We also enhanced parallel execution of map/reduce functions at each node and improved handling of intermediate results. Users can now specify custom intermediate cache for a particular MapReduceTask.
Even though map and reduce phases are sequential we can still execute the map and reduce phases themselves in parallel. If you recall, although Infinispan 6 executes map and reduce phases on all nodes in parallel, execution on each node itself is single-threaded. Similarly, reduce phase although executed on multiple nodes in parallel, each node executes its portion of the reduction on a single thread.
Since we baselined Infinispan 7 on JDK 7, we decided to experiment with fork/join threading framework for parallel execution of both map and reduce phases . If you recall fork/join framework enables high performance, parallel, fine-grained task execution in Java. Although parallel, recursively decomposable tasks are well suited for fork/join framework it may come as a surprise that parallel iteration of entries in arrays, maps and other collections represents a good fit as well. And do we have a well-suited candidate for parallel fork/join iteration - cache's data container itself! In fact, most of the work is related to iterating entries from the data container and invoking map/combine and reduce function on those entries.
Map/combine phase is particularly interesting. Even if we use the fork/join framework map and combine phases are distinct and until now - serially executed. Having serial execution of map and combine is not the only downside as map phase can be rather memory intensive. After all, it has to store all intermediate results into provided collectors. Combine phase takes produced intermediate values for a particular key and combines it into a single intermediate value. Therefore, it would very useful to periodically invoke combine on map produced keys/values thus limiting the total amount of memory used for map phase. So the question is how do we execute map/combine in parallel efficiently thus speeding up execution and at the same time limiting the memory used? We found the answer in producer/consumer threading paradigm.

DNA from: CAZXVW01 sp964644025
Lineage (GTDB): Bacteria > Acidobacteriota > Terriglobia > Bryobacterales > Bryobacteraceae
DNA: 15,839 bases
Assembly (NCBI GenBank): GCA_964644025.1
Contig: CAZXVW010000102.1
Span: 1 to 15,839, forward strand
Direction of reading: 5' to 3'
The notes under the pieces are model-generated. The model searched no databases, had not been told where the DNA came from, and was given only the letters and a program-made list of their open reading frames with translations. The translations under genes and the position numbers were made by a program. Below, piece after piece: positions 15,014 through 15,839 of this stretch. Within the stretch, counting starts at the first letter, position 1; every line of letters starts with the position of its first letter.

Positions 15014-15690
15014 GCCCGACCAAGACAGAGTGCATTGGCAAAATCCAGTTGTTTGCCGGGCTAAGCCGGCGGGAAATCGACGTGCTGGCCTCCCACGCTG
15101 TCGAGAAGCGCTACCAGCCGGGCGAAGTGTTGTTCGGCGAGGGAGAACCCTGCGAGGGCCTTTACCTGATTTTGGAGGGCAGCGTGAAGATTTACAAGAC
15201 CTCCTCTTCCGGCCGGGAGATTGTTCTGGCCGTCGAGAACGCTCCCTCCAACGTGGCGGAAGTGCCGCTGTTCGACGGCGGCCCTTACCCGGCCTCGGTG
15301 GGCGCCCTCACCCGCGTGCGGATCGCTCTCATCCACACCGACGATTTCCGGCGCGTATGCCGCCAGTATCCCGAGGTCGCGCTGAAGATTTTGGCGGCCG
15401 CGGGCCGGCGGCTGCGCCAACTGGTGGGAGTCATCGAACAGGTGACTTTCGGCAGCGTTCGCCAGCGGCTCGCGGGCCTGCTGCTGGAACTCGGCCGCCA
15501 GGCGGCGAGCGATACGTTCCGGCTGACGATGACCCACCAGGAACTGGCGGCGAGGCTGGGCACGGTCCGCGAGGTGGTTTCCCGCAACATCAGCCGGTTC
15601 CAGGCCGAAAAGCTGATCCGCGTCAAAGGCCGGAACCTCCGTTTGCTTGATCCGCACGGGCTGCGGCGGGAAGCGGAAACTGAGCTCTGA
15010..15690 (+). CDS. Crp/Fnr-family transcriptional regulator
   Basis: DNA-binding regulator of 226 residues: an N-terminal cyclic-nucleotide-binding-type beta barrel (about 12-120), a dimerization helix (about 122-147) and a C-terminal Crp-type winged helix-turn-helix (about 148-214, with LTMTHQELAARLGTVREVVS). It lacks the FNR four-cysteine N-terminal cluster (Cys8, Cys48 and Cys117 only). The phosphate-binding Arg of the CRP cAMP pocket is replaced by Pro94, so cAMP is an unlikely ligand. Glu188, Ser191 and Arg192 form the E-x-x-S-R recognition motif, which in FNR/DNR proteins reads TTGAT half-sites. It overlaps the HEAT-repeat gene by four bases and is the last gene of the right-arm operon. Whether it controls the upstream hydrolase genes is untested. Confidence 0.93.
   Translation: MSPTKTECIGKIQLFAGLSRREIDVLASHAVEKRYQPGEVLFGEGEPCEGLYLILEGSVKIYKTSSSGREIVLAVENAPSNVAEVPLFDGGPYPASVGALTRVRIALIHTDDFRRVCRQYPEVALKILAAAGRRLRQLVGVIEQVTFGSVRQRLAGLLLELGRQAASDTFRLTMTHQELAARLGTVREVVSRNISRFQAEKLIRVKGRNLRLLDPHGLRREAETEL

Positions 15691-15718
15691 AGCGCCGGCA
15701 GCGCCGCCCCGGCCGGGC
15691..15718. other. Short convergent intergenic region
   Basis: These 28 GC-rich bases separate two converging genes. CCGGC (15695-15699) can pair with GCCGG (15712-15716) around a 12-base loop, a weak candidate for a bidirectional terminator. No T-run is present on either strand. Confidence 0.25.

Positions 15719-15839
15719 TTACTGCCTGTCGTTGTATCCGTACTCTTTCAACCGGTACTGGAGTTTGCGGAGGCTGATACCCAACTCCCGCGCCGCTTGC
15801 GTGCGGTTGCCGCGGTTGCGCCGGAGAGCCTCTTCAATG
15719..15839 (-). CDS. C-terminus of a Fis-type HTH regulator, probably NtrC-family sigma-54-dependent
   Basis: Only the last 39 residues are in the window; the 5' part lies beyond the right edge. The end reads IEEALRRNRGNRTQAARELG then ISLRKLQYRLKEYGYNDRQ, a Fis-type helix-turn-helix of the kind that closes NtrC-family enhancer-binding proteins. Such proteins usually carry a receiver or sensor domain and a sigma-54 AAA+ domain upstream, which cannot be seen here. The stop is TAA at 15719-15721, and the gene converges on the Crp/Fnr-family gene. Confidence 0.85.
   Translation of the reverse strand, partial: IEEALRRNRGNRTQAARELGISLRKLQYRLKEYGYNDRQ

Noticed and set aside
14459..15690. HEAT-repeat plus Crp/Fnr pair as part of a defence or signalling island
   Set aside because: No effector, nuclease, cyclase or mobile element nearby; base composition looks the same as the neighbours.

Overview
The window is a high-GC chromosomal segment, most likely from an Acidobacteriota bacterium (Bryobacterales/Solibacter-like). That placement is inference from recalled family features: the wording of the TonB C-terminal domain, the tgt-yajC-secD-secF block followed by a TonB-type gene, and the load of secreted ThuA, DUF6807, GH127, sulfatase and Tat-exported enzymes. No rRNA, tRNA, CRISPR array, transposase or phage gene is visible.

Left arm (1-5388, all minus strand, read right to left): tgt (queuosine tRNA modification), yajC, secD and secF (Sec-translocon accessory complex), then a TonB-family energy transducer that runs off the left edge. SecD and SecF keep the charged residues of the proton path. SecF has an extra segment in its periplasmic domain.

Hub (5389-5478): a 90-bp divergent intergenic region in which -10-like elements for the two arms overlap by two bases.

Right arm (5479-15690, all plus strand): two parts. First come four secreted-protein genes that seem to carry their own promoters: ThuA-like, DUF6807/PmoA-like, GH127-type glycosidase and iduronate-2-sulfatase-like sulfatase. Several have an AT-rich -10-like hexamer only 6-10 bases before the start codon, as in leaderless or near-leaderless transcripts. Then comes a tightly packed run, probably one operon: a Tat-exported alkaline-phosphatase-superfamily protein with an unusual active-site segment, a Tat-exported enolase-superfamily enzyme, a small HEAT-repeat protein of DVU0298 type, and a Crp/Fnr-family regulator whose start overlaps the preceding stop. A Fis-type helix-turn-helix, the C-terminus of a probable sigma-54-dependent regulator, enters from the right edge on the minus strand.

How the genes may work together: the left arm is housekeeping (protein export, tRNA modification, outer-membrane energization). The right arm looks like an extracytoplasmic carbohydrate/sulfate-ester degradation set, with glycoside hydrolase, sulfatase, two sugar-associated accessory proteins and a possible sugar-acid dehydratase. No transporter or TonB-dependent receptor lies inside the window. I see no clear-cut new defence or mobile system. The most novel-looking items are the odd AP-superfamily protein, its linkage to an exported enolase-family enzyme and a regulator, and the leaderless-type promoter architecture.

In our case producers are fork/join threads that during map phase iterate key/value data container and invoke Mapper's map function. Map function transformation produces intermediate results stored into the Infinispan provided queue of collectors. Consumers are also fork/join threads that invoke combine function on key/value entries in those collectors. Note that this way map/combine phase execution itself becomes parallel, and phases of mapping and combing are no longer serial. In the end, we have notably lowered memory usage and significantly improved overall speed execution of map/combine algorithm at the same time.
Performance lab results
As you can see from the graphs below we have improved performance for all cache value sizes. We were not able to significantly improve throughput for the largest 1MB and 2MB cache values. For all other cache value sizes, we have seen on average five-fold throughput improvement. As throughput improvement is directly proportional to MapReduceTask speed of execution improvement, our users should expect their MapReduceTasks to execute, on average, five times faster in Infinispan 7 than in Infinispan 6.
 We back ported relevant classes so users can still run Infinispan 7 on JVM 6